For years prior to the Russia-Ukraine war, there were murmurs about deglobalization as geostrategic tensions grew, nationalism flared worldwide and the coronavirus pandemic stressed global supply chains, said Seth Weingram, senior vice-president and director of client advisory at Acadian Asset Management, during the Canadian Investment Review’s 2022 Risk Management Conference.
Since the invasion, that discussion has become much louder, he noted, amid speculation that the war could trigger a breakdown in globalization and, perhaps, the fragmentation of the world into strategic blocs. Although it’s difficult to predict how events might play out in the long term, Weingram argued that reglobalization — in other words, a change in globalization patterns — is more likely than deglobalization.
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Pointing to a chart tracking the price of Russian oil relative to Brent crude, he noted that in the weeks after the invasion, Russian oil fell to a $30 discount to Brent as Western governments and refiners stopped buying it. That led China and India, two of the thirstiest oil importers in emerging markets, to step into the gap, buying Russian oil at a discount.
“This is a [clear] demonstration of the economics that give rise to and maintain globalization. It’s [also] a direct example of the crisis actually causing a change in globalization patterns — or reglobalization. Finally, if you think about it, does this example portend some kind of a strategic bloc forming between China, Russia and India? I doubt it. I think it’s better understood as three countries using globalized infrastructure to further their own economic interests.”
Using another chart marking the imposition of former President Donald Trump’s tariffs on China, Weingram showed the impact of those tariffs was fairly modest and short-lived, due to the emergence of the coronavirus pandemic and the subsequent economic recovery. Imports rebounded quickly, he noted. “This is another example of short-term economic incentives, trumping, so to speak, strategic policy objectives. So the takeaway from this is . . . we’re more likely to see reglobalization as an outcome of the crisis than we are deglobalization.”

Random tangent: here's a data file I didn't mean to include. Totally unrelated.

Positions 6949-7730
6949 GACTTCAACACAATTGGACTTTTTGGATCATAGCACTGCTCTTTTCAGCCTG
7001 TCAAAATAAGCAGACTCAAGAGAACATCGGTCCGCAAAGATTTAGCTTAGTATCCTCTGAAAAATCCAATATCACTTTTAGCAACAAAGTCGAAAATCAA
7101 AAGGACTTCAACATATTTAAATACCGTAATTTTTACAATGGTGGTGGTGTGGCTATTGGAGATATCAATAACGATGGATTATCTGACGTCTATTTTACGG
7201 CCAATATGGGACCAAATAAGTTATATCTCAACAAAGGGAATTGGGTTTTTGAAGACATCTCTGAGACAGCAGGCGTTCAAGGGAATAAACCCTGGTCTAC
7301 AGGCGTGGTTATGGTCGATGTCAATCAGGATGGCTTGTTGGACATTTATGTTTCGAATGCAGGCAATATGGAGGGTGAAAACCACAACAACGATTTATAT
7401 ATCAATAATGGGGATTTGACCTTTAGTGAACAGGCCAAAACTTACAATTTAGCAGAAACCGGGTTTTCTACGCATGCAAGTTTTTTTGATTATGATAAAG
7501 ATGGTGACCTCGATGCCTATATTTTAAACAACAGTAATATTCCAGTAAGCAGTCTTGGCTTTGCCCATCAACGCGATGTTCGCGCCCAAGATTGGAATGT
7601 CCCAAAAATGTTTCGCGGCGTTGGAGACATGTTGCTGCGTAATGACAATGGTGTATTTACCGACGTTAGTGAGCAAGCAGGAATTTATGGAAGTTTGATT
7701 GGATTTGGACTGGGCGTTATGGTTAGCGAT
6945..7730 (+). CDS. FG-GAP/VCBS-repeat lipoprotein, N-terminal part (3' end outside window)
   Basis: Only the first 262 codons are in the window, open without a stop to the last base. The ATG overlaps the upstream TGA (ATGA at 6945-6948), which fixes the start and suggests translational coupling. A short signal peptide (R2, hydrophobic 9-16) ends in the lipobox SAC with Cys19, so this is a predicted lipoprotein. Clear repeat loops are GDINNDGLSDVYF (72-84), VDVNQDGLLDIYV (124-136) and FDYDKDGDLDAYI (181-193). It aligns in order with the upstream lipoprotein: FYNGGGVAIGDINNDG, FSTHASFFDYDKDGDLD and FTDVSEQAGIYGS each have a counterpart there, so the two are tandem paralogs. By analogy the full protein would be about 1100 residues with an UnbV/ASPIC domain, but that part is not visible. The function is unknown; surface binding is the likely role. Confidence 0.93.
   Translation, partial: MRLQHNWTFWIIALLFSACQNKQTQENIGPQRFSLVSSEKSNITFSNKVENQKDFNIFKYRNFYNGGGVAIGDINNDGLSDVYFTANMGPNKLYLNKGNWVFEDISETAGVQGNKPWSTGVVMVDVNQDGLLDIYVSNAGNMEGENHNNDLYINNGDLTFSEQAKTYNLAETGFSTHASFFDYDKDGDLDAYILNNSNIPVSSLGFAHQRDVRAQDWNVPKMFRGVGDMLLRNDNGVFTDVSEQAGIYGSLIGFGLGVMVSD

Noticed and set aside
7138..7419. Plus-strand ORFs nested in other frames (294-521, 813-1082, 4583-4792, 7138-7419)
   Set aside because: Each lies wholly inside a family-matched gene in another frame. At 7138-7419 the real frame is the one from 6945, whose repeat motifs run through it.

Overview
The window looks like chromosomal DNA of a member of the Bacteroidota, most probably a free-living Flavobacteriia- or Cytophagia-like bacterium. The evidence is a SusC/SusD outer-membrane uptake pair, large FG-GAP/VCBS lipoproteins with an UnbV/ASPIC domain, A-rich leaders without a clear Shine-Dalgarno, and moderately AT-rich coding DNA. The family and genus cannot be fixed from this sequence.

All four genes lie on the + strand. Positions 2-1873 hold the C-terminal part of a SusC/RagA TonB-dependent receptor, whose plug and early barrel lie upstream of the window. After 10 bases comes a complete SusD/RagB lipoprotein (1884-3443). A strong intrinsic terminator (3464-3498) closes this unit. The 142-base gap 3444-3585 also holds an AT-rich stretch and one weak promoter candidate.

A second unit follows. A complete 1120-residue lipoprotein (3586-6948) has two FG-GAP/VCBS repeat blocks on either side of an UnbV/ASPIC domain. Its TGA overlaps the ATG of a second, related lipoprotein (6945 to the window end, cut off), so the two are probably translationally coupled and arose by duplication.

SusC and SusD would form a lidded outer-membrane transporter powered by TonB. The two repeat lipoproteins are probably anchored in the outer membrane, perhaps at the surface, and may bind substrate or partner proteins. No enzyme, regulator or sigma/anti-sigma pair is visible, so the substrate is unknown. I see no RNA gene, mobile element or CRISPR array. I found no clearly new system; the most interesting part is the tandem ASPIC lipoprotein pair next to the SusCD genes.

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Turning to the implications for institutional investors, Weingram said emerging markets, in aggregate, have become highly integrated with developed markets over the last several decades, a trend that reflects increasing trade integration, as well as mobility of information, capital and people. If globalization remains reasonably intact, investors may have to live with this kind of investing environment for the future, he added.
As a result, he suggested investors prioritize distinctiveness in their emerging markets investments to maximize the additivity to their opportunity set and portfolio diversification. “Think about focusing on the onshore China market, which is less well-integrated with other global markets. Think about focusing on [less well-integrated] segments of emerging markets — locally oriented companies, locally oriented stocks that tend to be less liquid, less efficiently priced than, say, high-flying mega caps — because emerging market strategies that lean into [the] large cap EM space, for example, may simply duplicate exposures and opportunities that you can get elsewhere.”
As for managing geopolitical event risk, when shocks hit, unless you have specific information about the nature of the event itself, the wisest course of action may be to stay the course, said Weingram, advising investors to focus on advance preparation as opposed to response.
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Specifically, he suggested they focus on portfolio diversification, incorporate geopolitical risk into alpha models and not rely solely on backwards-looking risk management frameworks. “Geopolitical event risk tends to look a lot like idiosyncratic company specific risk, which should be diversified away. We see narrow, concentrated EM types of strategies coming into vogue periodically, but when local shocks hit, they can lose their appeal pretty darn fast.”
Weingram recommended institutional investors incorporate risk management guardrails into portfolio construction, starting with basic limits on individual position and country and sector exposures. They can also use scenario analysis to think holistically about how a portfolio might respond to certain triggering events, he noted. “From the standpoint of geopolitical event risk, don’t panic. Instead, prepare.”